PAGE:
For the past four years a group of sophisticated hackers has compromised the networks of luxury hotels to launch malware attacks against corporate executives and entrepreneurs traveling on business in the Asia-Pacific region.
The cyberespionage group, which researchers from Kaspersky Lab dubbed Darkhotel, operates by injecting malicious code into the Web portals used by hotel guests to log in to the local network and access the Internet, typically by inputting their last name and room number.
The infections are typically brief and are meant to target only specific guests by prompting them to download trojanized updates for popular software applications. The rogue software updates deploy malware implants that then download and install digitally-signed information-stealing programs.
"This group of attackers seems to know in advance when these individuals will arrive and depart from their high-end hotels," the Kaspersky Lab researchers said in a report released Monday. The attackers lie in wait until the travelers arrive and connect to the Internet, the researchers said.
After the victims check out of the hotel, the attackers disable the malicious code injected into the hotel's network portal and hide their tracks.
"Those portals are now reviewed, cleaned and undergoing a further review and hardening process," the Kaspersky researchers said.
The Darkhotel group is interesting because it uses a combination of both highly targeted and non-targeted, botnet-style attacks. The cracking of digital certificate keys combined with the use of zero-day vulnerabilities suggests a highly sophisticated team of developers. However, its command-and-control infrastructure is full of weak server configurations and basic mistakes suggesting that a less skilled team is in charge of it.
"Considering their well-resourced, advanced exploit development efforts and large, dynamic infrastructure, we expect more Darkhotel activity in the coming years," the Kaspersky Lab researchers said in a blog post.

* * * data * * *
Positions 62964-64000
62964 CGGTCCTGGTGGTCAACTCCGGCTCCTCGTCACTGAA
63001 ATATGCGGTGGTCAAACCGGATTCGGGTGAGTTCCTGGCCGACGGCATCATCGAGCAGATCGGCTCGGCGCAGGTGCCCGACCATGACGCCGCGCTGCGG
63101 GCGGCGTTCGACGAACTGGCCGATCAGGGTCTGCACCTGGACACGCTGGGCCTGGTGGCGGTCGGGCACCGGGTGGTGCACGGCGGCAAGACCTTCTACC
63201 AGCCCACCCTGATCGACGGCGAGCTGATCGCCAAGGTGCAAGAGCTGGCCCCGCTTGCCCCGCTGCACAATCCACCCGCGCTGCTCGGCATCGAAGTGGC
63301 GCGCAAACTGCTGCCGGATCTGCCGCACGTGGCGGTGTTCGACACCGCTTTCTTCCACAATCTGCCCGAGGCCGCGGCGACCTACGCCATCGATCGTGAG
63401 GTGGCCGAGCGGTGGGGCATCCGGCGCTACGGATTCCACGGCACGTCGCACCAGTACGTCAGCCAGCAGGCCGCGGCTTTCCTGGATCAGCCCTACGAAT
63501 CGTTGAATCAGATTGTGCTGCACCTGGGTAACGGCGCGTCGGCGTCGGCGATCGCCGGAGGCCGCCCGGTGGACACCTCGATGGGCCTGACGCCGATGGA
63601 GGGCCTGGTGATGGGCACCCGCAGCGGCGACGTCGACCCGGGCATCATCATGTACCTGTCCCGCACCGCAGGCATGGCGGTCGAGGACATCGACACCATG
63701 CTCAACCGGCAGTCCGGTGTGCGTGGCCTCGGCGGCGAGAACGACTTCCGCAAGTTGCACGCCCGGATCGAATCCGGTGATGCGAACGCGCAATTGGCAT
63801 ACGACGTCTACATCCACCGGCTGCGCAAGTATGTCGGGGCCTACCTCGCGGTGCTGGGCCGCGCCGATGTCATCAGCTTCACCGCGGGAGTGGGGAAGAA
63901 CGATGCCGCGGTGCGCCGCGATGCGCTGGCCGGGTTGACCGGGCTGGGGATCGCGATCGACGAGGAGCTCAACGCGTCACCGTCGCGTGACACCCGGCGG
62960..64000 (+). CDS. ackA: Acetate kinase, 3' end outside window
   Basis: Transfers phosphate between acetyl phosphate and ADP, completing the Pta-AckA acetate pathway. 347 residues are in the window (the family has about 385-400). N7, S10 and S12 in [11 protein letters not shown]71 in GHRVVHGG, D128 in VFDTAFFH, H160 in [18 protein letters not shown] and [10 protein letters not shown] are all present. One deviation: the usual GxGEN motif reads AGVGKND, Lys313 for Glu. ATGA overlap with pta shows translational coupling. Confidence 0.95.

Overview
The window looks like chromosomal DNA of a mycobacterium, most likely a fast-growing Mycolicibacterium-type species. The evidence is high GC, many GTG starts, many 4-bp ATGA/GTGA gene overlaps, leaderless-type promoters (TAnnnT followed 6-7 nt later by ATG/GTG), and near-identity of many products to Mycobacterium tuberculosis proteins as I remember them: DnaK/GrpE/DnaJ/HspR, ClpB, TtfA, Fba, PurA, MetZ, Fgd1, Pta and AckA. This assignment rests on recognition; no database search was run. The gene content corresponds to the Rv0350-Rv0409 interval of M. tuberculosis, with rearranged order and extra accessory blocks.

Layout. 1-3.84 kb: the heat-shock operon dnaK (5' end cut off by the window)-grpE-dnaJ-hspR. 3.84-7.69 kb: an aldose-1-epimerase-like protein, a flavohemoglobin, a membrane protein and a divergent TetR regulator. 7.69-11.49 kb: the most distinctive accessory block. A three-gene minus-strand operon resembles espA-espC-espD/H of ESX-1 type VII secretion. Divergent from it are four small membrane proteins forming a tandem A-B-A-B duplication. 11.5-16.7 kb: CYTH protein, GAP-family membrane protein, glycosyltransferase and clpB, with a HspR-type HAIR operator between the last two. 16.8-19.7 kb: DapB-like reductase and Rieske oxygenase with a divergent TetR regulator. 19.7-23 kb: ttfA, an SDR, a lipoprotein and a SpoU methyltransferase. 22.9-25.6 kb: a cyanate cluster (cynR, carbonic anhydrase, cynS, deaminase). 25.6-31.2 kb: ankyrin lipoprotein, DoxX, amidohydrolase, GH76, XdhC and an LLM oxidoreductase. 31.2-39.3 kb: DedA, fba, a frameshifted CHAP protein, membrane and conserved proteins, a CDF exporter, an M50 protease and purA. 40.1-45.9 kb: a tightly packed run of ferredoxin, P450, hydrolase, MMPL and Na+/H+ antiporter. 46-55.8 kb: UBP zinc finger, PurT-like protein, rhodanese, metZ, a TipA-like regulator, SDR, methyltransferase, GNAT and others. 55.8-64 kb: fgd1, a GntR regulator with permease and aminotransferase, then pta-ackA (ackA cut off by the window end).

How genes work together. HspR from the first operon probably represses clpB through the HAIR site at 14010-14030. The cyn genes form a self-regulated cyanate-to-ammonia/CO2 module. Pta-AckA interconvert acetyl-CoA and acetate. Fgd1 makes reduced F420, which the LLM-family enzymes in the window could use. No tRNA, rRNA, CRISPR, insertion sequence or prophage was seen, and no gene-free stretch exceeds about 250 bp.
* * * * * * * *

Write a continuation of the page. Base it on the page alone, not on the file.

The largest volume of attacks via hotel networks took place between August 2010 and 2013, but incidents were also recorded in 2014 and are currently being investigated.
The group, which is also known as Tapaoux, is believed to have been operating since at least 2007 and has also used other attack techniques over the years including spear-phishing emails with attachments or links that exploited zero-day vulnerabilities in Flash Player and Internet Explorer, and the distribution of malware via poisoned downloads on peer-to-peer networks.
Most of the malicious components used by the Darkhotel attackers are signed with valid digital certificates, either duplicated certificates whose weak 512-bit RSA keys they cracked or certificates that they stole from their rightful owners.
The group's malware toolset includes a malware downloader; a keylogger; a Trojan program that gathers system information; an information stealer component that collects passwords stored in browsers and other sensitive data; and a file-infecting virus that spreads via USB drives and network shares. These tools are detected as Tapaoux, Pioneer, Karba and Nemim, among other names, the Kaspersky researchers said.
Over 90 percent of malware infections associated with the Darkhotel group were detected in Japan, Taiwan, China, Russia and Korea. However infections were also found in the U.S., the United Arab Emirates, Singapore, Kazakhstan, South Korea, the Philippines, Hong Kong, India, Indonesia, Germany, Ireland, Mexico, Belgium, Serbia, Lebanon, Pakistan, Greece, Italy and other countries.
The targets were from a wide array of industries, including electronics manufacturing, finance, pharmaceuticals, and others. They also included individuals in defense and law-enforcement.
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